The Smoke Signal, MSJ's Official Newspaper


Are Award Shows As Inclusive As They Seem?

How does the category separation of Western and international acts in award shows impact these acts and our perception of them?

by Staff Writers Kruthi Gollapudi & Tavish Mohanti

Red carpet extravaganzas. Hordes of press. Celebrities dressed to impress. Award show season never fails to receive the excitement and attention of audiences across the nation, but that doesn’t mean it is exempt from its own share of criticism and controversy. While there have been several attempts to fight xenophobia in the entertainment industry, award shows continue to exacerbate the issue by creating separate categories for foreign artists. 

Despite being considered one of the biggest and highest-paid boy bands in the world by several media outlets, including Forbes, Korean group Bangtan Sonyeondan (BTS) was placed in a bracket separate from the Artist of the Year and Song of the Year nominees during the 2019 MTV Video Music Awards (VMAs), instead taking home trophies for categories specifically made for K-pop. BTS’s record-breaking career and widespread international success should have earned the group a place alongside Western artists, and the failure to do so demonstrates award shows’ xenophobic undertones.


The Best Latin Pop and Best K-pop categories  in music award shows are just another reflection of the tendency to belittle foreign entertainers, preserving the idea of Western privilege and superiority. In fear of foreign artists outshining American ones, industry executives implement regulations like the “50% rule” — which prohibits films with less than 50% English dialogue from competing in major categories — and create categories for international acts to limit the number of awards these artists can compete for. This system reinforces the idea of “American exceptionalism,” or the belief that American values are more desirable and keep domestic artists in demand, as shown by the dominance of white leads and artists in the Billboard Hot 100.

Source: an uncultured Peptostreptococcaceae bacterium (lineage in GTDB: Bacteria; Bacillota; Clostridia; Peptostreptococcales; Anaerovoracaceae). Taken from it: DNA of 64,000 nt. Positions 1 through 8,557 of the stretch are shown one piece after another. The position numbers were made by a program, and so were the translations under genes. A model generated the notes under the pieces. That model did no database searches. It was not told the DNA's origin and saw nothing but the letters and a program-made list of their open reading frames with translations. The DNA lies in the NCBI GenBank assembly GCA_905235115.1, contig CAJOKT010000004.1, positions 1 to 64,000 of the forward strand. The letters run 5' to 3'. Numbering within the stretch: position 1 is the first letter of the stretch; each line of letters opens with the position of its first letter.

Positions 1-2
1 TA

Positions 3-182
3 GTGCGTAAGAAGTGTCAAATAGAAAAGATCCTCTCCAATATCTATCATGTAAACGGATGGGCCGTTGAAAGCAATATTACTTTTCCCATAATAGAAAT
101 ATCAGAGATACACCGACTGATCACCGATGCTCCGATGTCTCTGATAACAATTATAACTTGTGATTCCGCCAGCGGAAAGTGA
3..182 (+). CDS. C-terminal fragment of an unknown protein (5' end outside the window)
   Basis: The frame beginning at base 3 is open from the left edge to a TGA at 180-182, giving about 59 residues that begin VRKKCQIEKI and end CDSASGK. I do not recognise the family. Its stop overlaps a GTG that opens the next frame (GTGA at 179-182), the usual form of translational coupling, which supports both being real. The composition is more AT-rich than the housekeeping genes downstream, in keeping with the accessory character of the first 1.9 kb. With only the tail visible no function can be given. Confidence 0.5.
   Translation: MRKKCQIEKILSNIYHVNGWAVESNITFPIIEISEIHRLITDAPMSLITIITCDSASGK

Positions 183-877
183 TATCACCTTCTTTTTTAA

The same can be said for films. At the 2020 Golden Globes, Korean film Parasite took home the Best Foreign Language Film award but did not qualify for Best Drama because it contains more than 50% non-English dialogue. This same rule applied to Chinese film The Farewell, which failed to qualify for the Best Comedy category. Because of prejudiced regulations, movies that could contend for awards are not even given the chance. This causes audiences to view the worth of a film as dependent on the language it is in, breeding a xenophobic mentality.

Parasite made Academy history by taking home Best Picture, Best Original Screenplay, Best Director, and Best International Feature Film at the Oscars, but the movie continues to be subject to racist criticism. Regarding Director Bong Joon Ho’s acceptance speech and Parasite’s wins, Conservative BlazeTV Reporter Jon Miller said, “These people are the destruction of America,” and President Donald Trump said, “The winner is a movie from South Korea, what the hell was that all about?” When foreign films finally receive proper recognition and win in major categories, they are attacked and berated, perpetuating a toxic cycle of racism and bigotry. 

This establishment of brackets pushes the public to perceive international artists as inferior and unable to compete in the same categories as Western nominees due to language differences. Instead of breaking down the barriers that segregate entertainers in the industry, this practice raises new obstacles that make it harder for foreign artists to climb the charts. American acts are placed on a raised platform, creating a subconscious rift in viewers’ minds; people use the popularity of Western acts to justify putting down international ones. Depriving those who speak foreign languages of equity normalizes xenophobia, influencing the actions of audiences across the nation. 


Although the industry has made significant improvements in representation and diversity, award shows still display intense xenophobia by alienating foreign acts and artists. Instead of dividing foreign and American  acts, award shows should place them in the same category, competing for the same awards, to end the xenophobic bias behind categorization. At the end of the day, foreign artists are artists like any others; they should not be judged differently just because of the country they come from or the language they speak.

Graphic by Web Editor Gregory Wu

Leave a Reply

Your email address will not be published. Required fields are marked *